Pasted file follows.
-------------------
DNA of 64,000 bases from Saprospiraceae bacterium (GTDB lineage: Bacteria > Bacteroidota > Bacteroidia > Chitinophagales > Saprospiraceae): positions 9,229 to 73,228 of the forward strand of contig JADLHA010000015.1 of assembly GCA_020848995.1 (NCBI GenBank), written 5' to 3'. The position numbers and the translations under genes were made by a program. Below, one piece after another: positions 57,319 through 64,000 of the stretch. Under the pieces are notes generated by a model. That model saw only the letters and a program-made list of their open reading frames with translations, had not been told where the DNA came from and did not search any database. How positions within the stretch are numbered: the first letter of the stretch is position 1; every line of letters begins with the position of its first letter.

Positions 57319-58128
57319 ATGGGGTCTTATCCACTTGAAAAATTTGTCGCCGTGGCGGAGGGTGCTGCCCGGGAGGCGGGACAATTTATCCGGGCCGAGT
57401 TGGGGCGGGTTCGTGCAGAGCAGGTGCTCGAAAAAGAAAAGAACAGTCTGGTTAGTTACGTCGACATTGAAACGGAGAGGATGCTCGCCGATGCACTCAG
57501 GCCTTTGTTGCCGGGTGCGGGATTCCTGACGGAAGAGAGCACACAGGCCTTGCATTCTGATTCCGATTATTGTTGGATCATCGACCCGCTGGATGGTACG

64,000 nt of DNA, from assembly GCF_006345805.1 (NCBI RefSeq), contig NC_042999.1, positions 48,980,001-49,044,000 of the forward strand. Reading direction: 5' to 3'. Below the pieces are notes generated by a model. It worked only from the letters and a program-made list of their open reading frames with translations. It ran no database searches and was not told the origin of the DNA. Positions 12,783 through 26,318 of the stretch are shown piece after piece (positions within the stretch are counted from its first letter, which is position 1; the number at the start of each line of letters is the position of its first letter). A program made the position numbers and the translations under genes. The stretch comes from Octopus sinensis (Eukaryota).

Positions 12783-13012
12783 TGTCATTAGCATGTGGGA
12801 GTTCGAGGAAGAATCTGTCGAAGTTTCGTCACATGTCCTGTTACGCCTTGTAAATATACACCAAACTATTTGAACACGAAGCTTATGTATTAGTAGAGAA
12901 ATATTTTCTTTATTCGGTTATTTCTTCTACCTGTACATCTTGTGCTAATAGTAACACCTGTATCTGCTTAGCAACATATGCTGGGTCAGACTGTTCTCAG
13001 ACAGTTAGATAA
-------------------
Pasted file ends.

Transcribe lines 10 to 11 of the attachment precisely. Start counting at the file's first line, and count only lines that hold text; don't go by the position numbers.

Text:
12901 ATATTTTCTTTATTCGGTTATTTCTTCTACCTGTACATCTTGTGCTAATAGTAACACCTGTATCTGCTTAGCAACATATGCTGGGTCAGACTGTTCTCAG
13001 ACAGTTAGATAA